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Medline ® Abstract for Reference 5

of 'Diagnostic approach to the adult with jaundice or asymptomatic hyperbilirubinemia'

5
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Bile duct stones and laparoscopic cholecystectomy: a decision analysis to assess the roles of intraoperative cholangiography, EUS, and ERCP.
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Sahai AV, Mauldin PD, Marsi V, Hawes RH, Hoffman BJ
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Gastrointest Endosc. 1999;49(3 Pt 1):334.
 
BACKGROUND: The least costly management strategy for patients undergoing laparoscopic cholecystectomy is unclear.
METHODS: A decision model incorporating cost ratios, test accuracy, complication, and failure rates was used to determine the costs of 4 peri-laparoscopic cholecystectomy strategies: endoscopic retrograde cholangiopancreatography (ERCP), intraoperative cholangiography (IOCG), endoscopic ultrasound (EUS), and expectant management.
RESULTS: Expert IOCG is least costly for intermediate-risk patients when the risk of stones is between 17% and 34%. If expert EUS is available, 0% to 10% ("low" risk) merits expectant management; 11% to 55% ("intermediate" risk) merits EUS; and greater than 55% ("high" risk) merits ERCP. Thresholds were most sensitive to changes in the risks of symptoms and complications due to retained stones; and to procedural costs, sensitivity, and success rates. Neither IOCG nor EUS appears likely to reduce overall costs unless their accuracy and success rates are greater than 90% and their procedural cost is less than 60% to 70% thatof ERCP. When neither are available, ERCP is preferable when the risk of stones is greater than 22%. Thresholds were relatively insensitive to changes in the risk and severity of ERCP-induced pancreatitis.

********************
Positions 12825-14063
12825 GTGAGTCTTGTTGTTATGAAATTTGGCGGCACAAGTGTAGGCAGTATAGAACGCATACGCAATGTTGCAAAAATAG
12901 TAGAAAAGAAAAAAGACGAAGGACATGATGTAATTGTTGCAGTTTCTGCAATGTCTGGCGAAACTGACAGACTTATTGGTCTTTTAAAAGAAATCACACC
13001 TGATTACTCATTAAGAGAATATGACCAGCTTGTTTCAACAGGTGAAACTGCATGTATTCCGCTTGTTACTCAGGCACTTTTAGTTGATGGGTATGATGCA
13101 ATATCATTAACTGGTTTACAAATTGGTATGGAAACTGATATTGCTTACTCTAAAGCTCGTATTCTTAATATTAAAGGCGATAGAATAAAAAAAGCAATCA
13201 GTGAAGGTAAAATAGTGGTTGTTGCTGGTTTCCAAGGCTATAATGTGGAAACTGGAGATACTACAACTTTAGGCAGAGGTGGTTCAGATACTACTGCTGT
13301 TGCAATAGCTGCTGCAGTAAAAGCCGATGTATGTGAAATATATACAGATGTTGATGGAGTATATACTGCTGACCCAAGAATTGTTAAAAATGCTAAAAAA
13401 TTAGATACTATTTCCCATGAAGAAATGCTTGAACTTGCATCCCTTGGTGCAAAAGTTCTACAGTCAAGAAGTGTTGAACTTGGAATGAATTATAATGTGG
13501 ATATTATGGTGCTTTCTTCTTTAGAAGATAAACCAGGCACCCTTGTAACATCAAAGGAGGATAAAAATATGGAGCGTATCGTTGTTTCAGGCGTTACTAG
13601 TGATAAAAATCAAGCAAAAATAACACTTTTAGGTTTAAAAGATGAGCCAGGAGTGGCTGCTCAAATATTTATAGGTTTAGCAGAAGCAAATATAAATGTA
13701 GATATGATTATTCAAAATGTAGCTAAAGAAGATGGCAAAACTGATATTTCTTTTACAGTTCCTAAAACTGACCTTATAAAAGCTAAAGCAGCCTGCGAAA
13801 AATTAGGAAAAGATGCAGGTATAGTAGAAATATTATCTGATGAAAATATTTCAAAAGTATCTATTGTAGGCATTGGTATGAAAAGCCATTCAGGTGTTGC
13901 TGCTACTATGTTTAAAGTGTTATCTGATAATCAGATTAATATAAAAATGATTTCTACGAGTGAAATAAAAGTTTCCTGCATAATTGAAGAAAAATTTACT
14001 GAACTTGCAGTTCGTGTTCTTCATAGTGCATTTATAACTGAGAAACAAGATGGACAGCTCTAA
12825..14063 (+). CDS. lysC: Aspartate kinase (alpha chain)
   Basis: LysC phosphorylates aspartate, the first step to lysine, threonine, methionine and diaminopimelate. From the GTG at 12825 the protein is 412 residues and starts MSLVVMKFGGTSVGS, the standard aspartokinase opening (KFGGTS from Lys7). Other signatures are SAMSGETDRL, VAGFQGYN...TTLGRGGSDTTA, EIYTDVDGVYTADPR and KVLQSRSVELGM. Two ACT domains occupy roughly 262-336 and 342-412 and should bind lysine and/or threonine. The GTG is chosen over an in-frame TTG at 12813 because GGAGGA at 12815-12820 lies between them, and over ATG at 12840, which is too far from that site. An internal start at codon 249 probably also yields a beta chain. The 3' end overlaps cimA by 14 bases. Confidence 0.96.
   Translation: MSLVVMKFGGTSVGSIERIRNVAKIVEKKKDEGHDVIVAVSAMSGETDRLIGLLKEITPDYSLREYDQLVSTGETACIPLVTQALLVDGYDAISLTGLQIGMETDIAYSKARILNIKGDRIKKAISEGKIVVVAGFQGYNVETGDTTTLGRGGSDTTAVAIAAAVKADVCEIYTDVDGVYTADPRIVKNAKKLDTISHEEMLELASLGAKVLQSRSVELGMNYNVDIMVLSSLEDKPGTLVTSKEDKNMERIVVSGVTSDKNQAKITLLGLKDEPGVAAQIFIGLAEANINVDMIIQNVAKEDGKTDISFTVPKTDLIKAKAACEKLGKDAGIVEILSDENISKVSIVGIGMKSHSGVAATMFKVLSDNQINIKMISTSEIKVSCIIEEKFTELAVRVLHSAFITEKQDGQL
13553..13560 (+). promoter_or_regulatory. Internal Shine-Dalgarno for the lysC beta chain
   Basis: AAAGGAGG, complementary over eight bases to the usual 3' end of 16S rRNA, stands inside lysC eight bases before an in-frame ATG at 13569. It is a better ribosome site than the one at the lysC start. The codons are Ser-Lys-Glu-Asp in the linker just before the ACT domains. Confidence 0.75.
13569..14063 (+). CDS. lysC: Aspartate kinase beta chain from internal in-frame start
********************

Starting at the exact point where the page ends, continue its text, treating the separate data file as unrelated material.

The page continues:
CONCLUSIONS: The least costly strategy for laparoscopic cholecystectomy patients depends primarily on the risk of stones and stone-related symptoms, but procedural costs and operator expertise are also critical.
AD
Digestive Disease Center, Medical University of South Carolina, Charleston, South Carolina 29425-2223, USA.
PMID